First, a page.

On 24 June, the government abruptly decreed that the country’s sole legal tender was the RTGS, renamed the Zimbabwe dollar, and abolished the use of multiple currencies. The aim was to end the informal market contributing to galloping inflation and restore government control over monetary policy.

Civil servants had been threatening to strike, demanding payment in US dollars, and there were reports the military was also unhappy with their RTGS denominated pay packets.

But the introduction of the Zimbabwe dollar has not halted its slide on the black market, and soon after the ban on the use of foreign currencies was announced, Finance Minister Mthuli Ncube said the tourist destination of Victoria Falls was exempted.

“It’s very clear the decision to move to a local currency was done in haste,” said Kanyenze of the labour think tank. “The economy was re-dollarising, and particularly the military were demanding to be paid in dollars.”

Kazingizi, the fruit and vegetable seller, said he sees little sign that things will improve any time soon. His wife gets up every day at 3 am to go to the market, he said, but the family still struggles to stay afloat.

“The economic situation makes us feel like orphans in our own country,” he told TNH.

Police bash Doug Coltart
History Repeats Itself in Zimbabwe

Post published in: Business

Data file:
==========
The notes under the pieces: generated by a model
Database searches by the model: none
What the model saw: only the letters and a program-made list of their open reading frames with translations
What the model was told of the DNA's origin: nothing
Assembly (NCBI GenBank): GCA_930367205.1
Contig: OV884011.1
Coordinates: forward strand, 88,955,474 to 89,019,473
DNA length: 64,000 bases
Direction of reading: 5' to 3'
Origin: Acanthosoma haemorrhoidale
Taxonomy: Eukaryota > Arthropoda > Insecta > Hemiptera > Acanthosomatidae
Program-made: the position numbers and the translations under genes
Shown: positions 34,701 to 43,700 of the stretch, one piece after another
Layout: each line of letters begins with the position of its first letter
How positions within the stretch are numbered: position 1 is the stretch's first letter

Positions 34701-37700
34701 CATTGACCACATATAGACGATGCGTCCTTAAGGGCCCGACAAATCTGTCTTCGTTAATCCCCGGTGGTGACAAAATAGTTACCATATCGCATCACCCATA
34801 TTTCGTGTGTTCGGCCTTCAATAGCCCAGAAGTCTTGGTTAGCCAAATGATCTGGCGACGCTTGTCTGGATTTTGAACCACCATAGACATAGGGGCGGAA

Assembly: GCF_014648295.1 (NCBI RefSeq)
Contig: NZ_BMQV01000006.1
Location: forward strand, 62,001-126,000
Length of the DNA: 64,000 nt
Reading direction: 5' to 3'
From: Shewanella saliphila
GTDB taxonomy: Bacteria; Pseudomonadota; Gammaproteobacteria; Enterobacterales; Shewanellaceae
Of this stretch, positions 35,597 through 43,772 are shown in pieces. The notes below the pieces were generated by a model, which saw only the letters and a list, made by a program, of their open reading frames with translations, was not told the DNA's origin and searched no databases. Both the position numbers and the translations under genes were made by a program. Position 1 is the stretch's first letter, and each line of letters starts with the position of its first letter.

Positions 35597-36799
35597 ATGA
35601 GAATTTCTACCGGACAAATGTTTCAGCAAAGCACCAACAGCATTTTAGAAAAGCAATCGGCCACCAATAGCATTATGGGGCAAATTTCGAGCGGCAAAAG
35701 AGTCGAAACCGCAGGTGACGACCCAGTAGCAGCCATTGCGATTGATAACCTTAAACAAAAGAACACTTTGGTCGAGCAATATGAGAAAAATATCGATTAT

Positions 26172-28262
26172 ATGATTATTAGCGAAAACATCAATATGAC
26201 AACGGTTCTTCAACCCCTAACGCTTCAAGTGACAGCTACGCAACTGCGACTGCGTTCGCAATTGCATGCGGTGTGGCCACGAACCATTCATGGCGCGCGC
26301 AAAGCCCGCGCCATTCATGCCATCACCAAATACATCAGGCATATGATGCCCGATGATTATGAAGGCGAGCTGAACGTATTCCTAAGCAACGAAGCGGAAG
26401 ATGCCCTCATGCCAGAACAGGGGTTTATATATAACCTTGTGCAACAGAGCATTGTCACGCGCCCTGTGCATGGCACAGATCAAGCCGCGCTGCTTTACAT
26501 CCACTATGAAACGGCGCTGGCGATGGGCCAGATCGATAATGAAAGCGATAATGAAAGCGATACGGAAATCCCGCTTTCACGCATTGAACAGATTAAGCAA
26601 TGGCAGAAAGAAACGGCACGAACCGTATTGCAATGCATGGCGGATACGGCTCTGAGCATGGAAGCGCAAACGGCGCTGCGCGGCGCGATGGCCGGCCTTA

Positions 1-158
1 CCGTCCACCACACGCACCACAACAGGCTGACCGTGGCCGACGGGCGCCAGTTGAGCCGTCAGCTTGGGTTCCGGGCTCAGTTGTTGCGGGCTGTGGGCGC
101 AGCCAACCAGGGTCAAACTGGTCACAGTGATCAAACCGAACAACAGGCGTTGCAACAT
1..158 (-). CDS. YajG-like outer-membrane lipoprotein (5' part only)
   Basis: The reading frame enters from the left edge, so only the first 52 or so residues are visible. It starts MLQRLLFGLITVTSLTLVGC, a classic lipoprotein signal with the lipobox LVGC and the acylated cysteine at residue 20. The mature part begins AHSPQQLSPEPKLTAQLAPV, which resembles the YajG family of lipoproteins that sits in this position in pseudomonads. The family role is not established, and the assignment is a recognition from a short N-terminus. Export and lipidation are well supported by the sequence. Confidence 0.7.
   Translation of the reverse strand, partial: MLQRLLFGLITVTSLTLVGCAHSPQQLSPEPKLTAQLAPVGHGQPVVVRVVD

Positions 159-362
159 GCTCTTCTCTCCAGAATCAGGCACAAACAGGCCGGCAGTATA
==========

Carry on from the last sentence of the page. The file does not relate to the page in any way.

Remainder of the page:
Morning Docket: 08.23.19

(image via Getty)

* The DOJ sent a newsletter to the nation’s immigration judges including links to a white nationalist website. Bill Barr is running a real crackerjack organization. [Buzzfeed News]

* A deep question and answer exchange with Penn Law’s Amy Wax and she comes off just as loony as you’d expect. [New Yorker]

* It looks like Michael Avenatti is going to put Nike on trial in his upcoming extortion suit. [Law360]

* A Brad Pitt role holds the key to being a good prosecutor. It’s not Tyler Durden and that’s a little surprising. [ABA Journal]

* Weil Gotshal may have cost investment bankers millions, leaving them mere multimillionaires. [NY Post]

* Ed Whelan seems to have no idea how law review articles are written in this tortured effort to defend Trump circuit appointee Steve Menashi’s reputation. Essentially, Whelan says because Menashi’s controversial article was cited by real academics it must be real scholarship — as opposed to a 2L randomly inserting Menashi into a string cite. [National Review]

* Nicholas Sparks won that fight he’s been having with the former headmaster of his vanity school. [Deadline]

Tongaat unit suspended from trading on Zim stock exchange – The Zimbabwean

The delayed publication relates to complex accounting issues stemming from its JSE-listed parent company’s re-statement of financials following a forensic probe.

The Tongaat unit, which was supposed to have released its results for the period to March 31, 2019, missed its June 2019 deadline but asked for an extension to July 31, which it again failed to meet and applied to the ZSE to be allowed a second extension to August 14.

It missed that deadline again.